Defensive Information Warfare

Framework for Progress

While we have come a considerable distance in our journey to better understand the nature of this problem, many of us have been frustrated by the lack of a supportive environment for progress. Although we can continue to make progress, even on the rocky path we are currently forced to travel, progress in the six areas identified in the graphic will greatly smooth out our path and accelerate our progress.

First, one of the key prerequisites for progress is to create awareness of the problem and its complexities, as well as to foster a climate that will facilitate discussion and cooperation among the many groups and organizations that need to be a part of this effort. Given recent events surrounding some aspects of information security, we need to start by rebuilding bridges between some public and private sector groups and organizations.

Second, it is important that we work toward a well-defined vision that clearly lays out what we are trying to achieve and the appropriate role of the Government.

Third, the "rules of the game" need to be developed and promulgated. Many of our current laws and regulations have not caught up with the realities of the Information Age. A set of rules needs to address the establishment of information security standards, or a minimum level of defense to be associated with different kinds of data and information services. These would be similar to the recent development of privacy standards.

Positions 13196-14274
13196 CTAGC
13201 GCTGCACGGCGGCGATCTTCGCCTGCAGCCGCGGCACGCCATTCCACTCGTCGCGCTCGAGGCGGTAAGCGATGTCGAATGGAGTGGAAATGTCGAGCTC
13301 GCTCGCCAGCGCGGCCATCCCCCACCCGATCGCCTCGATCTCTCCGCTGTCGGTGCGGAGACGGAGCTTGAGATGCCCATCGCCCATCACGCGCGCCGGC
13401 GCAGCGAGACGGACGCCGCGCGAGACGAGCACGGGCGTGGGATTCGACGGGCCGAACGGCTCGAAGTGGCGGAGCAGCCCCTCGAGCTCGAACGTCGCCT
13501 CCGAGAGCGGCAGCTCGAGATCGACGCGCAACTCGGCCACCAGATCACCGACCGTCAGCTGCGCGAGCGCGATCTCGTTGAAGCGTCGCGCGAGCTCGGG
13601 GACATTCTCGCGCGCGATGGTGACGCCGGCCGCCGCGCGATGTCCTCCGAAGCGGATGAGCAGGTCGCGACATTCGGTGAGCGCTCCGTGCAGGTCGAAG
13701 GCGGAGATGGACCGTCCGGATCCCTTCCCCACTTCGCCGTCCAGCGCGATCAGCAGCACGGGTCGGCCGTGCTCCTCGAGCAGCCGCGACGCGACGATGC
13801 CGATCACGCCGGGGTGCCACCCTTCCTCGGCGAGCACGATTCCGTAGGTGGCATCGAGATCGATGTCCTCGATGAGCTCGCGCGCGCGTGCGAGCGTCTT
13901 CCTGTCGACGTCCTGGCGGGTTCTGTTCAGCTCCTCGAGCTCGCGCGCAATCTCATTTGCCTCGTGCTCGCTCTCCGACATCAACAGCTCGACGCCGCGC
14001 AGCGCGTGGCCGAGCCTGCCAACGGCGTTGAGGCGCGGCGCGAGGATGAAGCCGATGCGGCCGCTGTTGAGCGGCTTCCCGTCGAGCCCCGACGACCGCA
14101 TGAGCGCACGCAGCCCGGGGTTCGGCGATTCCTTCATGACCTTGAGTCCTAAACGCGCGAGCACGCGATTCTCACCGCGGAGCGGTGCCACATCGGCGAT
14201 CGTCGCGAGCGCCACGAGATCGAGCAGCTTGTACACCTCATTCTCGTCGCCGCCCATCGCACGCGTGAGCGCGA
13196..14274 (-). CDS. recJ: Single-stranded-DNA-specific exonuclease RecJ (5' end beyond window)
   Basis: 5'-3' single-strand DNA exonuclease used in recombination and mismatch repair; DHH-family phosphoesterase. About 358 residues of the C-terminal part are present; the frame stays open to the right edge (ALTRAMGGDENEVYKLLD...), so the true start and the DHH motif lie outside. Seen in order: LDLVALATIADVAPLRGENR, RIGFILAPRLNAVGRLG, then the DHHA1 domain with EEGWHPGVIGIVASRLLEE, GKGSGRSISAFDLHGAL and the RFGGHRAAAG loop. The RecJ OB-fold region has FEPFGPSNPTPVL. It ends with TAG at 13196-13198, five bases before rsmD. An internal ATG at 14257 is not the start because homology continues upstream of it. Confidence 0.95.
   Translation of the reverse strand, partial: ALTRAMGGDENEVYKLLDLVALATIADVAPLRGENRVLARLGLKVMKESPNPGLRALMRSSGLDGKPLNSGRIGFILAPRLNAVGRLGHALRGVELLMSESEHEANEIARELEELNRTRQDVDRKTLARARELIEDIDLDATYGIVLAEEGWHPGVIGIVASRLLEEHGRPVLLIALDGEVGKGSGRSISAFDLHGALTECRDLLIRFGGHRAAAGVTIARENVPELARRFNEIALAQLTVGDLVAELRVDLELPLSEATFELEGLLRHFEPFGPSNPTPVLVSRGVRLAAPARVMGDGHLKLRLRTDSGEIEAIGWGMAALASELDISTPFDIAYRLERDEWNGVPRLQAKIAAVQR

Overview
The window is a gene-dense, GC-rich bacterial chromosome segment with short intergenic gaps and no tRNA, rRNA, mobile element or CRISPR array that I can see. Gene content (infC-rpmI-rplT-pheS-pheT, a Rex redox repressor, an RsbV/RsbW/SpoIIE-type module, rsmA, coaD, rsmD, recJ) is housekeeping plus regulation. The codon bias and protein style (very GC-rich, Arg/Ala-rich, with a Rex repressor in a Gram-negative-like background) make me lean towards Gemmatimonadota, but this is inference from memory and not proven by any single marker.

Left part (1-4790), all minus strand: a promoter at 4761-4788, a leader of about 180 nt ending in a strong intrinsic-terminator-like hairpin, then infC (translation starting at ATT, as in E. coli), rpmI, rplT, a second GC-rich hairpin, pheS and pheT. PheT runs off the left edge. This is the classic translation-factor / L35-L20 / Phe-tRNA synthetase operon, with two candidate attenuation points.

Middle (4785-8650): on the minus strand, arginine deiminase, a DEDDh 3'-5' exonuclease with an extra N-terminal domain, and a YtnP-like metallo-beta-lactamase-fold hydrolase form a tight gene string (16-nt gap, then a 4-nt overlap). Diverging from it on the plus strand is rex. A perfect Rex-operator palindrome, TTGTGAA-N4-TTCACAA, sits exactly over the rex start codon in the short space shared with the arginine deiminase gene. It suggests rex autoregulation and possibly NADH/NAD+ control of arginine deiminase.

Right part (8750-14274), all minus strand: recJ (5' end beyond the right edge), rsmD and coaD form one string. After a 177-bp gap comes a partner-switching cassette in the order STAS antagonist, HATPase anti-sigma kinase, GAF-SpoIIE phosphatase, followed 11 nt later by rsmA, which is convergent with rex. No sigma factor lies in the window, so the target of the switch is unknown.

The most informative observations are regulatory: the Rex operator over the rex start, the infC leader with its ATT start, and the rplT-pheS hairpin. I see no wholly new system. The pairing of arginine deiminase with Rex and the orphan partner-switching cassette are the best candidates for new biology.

Fourth, self-interest, even enlightened self-interest and the desire of individuals and organizations to be good citizens, are not enough to ensure that appropriate actions and defenses will be developed and employed. Resources need to be provided for government organizations to help implement this framework for progress and to develop and implement the needed defenses. We also need to provide incentives that encourage public sector organizations to do what is collectively needed. In some specific cases, the Government will need to actually provide funds to private sector organizations to implement enhanced security.

Fifth, the solution to this problem depends on a great deal of cooperation among disparate groups and organizations. Mechanisms to facilitate and enhance cooperation (including the establishment of panels, groups, and clearinghouses) need to be developed.

Sixth, we need to fix responsibility for the many tasks involved in IW-D. We need to decide questions of jurisdiction. We need to make liabilities known and well defined. Finally, we need to clearly establish the responsibility of each organization. The nature of organizational responsibilities is discussed in more detail below.

None of these six aspects of the framework for progress is likely to be accomplished anytime soon. One only need review the legislative process and experiences with the translation of privacy concerns into a set of rules of the game to realize that it will be quite a while before each of these foundational pillars is in place. However, we must begin now to foster discussion of these issues and try to keep attention focused on this subject.

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